Endurance: Weak plot and narrative voice undercut interesting character

fantasy book reviews Jay Lake GreenEndurance by Jay Lake

In Endurance, Jay Lake continues the exploration of a strange and beautiful world. We feel the smoothness of a length of silk, hear the sounds from the docks, smell the curries and the spices in the food cooked in the taverns. As Green, his main character, travels through Copper Downs, the reader sees the city from the roofs she travels, and wanders deep into the tunnels and caves beneath the city’s foundation. We see the rust-frozen machines used eons ago, built by the sorcerer-engineers to work the mines, the city’s genesis.

Green herself is an interesting character, at her most engaging when she is being rebellious. Her very identity was born in an act of rebellion in the first book of the series, Green, and in Endurance, the warrior woman who birthed the ox-god Endurance tries to both fight and talk her way free of any entanglements, mostly with the gods and avatars who inhabit the northern city that has somehow become Green’s home and responsibility.

Green has some trouble with the human politicians of Copper Downs, too:

After I ate I commenced to carving my name in the mahogany tabletop with one of my short knives. It was a horrible abuse of such a decent weapon, but I wanted to motivate the council to respectful haste. If not this time I called, the next.

Two things damage the power of the story and the character of Green: a weak plot and a narrative voice that undercuts the character. This is especially problematic because Green is a first-person narrator.

The plot is the larger problem here. This is the second book of three, and is hampered already by being to some extent a “gathering of the forces” story. For me, though, the biggest plot problem in Endurance actually started in Green. Near the end of the first book, Green took an action inspired not by her own motivation — not by fear, anger, or hope; not by her personal philosophy or a sense of strategy — but because the plot needed her to, in order to create a certain consequence that will play out in the remaining two books. The consequence of that poorly supported action does loom large in this book. In Endurance, Green does not drive the plot with her actions. Things come to her with suspicious ease. When she meets the two elderly twins from Hanchu in the dock-market, it is so implausibly coincidental that I kept waiting for those characters to admit that they had staged it.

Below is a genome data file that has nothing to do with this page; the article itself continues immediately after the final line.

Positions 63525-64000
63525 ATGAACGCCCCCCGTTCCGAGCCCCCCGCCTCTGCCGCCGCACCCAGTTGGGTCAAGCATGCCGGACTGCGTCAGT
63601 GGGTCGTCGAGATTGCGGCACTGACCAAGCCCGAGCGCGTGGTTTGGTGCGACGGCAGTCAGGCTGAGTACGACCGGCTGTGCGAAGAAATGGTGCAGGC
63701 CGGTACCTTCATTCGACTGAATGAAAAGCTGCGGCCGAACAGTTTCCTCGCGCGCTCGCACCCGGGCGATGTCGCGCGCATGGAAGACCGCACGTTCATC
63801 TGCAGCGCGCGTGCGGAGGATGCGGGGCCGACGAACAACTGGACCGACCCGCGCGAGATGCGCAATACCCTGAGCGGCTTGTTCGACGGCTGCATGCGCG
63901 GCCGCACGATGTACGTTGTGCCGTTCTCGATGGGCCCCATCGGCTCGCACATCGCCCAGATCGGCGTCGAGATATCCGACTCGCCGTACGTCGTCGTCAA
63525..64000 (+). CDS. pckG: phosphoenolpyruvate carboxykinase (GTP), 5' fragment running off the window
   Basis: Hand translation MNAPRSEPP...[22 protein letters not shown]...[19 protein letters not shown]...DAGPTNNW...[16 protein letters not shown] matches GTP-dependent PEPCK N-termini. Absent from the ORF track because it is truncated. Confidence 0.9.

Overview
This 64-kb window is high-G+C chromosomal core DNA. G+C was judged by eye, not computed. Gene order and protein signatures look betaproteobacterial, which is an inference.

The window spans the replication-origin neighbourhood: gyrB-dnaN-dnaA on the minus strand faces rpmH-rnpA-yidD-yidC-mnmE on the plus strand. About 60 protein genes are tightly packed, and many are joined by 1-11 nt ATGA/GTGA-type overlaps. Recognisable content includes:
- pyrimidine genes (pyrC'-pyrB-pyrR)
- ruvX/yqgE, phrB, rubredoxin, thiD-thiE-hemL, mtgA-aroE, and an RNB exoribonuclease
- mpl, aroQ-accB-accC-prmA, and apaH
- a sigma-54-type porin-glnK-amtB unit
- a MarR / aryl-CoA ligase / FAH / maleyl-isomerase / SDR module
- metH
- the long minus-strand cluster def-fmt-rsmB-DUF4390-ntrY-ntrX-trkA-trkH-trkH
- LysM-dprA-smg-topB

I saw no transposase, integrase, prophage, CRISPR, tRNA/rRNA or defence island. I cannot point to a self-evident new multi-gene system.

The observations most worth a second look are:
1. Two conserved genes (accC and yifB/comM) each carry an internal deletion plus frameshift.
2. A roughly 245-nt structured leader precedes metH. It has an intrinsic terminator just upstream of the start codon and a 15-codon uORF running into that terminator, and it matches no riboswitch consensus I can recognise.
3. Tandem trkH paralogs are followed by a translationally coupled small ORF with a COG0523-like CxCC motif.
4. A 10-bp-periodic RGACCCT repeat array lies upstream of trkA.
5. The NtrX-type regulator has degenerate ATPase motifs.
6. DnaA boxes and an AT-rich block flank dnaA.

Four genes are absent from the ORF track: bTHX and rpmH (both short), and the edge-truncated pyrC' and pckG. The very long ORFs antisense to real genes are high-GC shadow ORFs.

The worst plot point by far is Green’s decision to launch a pre-emptive war against one of the city’s gods. This decision is contrary to everything Green herself knows about that god, and she knows quite a bit. About two-thirds of the way through the book, Green decides, again arbitrarily, that she has made a mistake, and calls off the war. Green, meant to be a strong, brilliant, powerful woman, does not look like the brightest candle in the temple here.

This is not helped by Lake’s choice of narrative voice. These stories are told to us by Green herself, from some point in an unidentified future. Throughout this book, Green points out how stupid her choices were, how wrong she was, how blind to the obvious she was. In case you think I’m exaggerating, here are three examples taken at random from the first one hundred pages of the book:

  • Later, I was to wish mightily that I had possessed more imagination in the moment.
  • I could only see my fear…
    and my revulsion at the death of an innocent in my place. I could not see what was really happening.
  • It occurred to me that lately my judgment of what was important had been flawed.

If every one of these sentences were stripped out, the events of the book might look more like the reversals and betrayals they are supposed to be. As it stands, the plot weakens Green by making her passive, and the narrative voice makes her look stupid. When Green, the rebel, is being manipulated by gods and the avatars of gods, the book is finely ironic. When she is acting against her own character, it is not.

The first person point of view creates a more traditional problem as well. Near the end of the book, the sorcerer-engineers come to Green’s aid, using their brass apes in a street battle — a strange and probably wonderful spectacle that we never see, because Green is not present, and are only told about in a one-sentence aside.

What is interesting here is Lake’s expansion of this world’s view of the gods, a structure not unlike the early Christian Gnostic cosmology. Forces in Green’s world have employed god-slayers, attempting to shift the balance of powers in the world. At the end of Endurance, Green is preparing to follow the villains back to the nation of her birth and take the fight to them. I am still intrigued, but less eager to follow Green back to Kalimpura. I want Lake to let Green take charge of her own story.


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MARION DEEDS is retired from a 35-year career with county government, where she met enough interesting characters and heard enough zany stories to inspire at least two trilogies’ worth of fantasy fiction. Currently she spends part of her time working at a local used bookstore. She is an aspiring writer herself and, in the 1990s, had short fiction published in small magazines like Night Terrors, Aberrations, and in the cross-genre anthology The Magic Within. On her blog Deeds & Words, she reviews many types of books and follows developments in food policy and other topics.

View all posts by Marion Deeds

2 comments

  1. I felt like there was a lot of potential in Green, but nothing spoke to me strongly enough to want to read the follow up. Your comments solidified that feeling.

  2. Well, I think he has created a beautiful world and an interesting idea but he is having trouble executing it.

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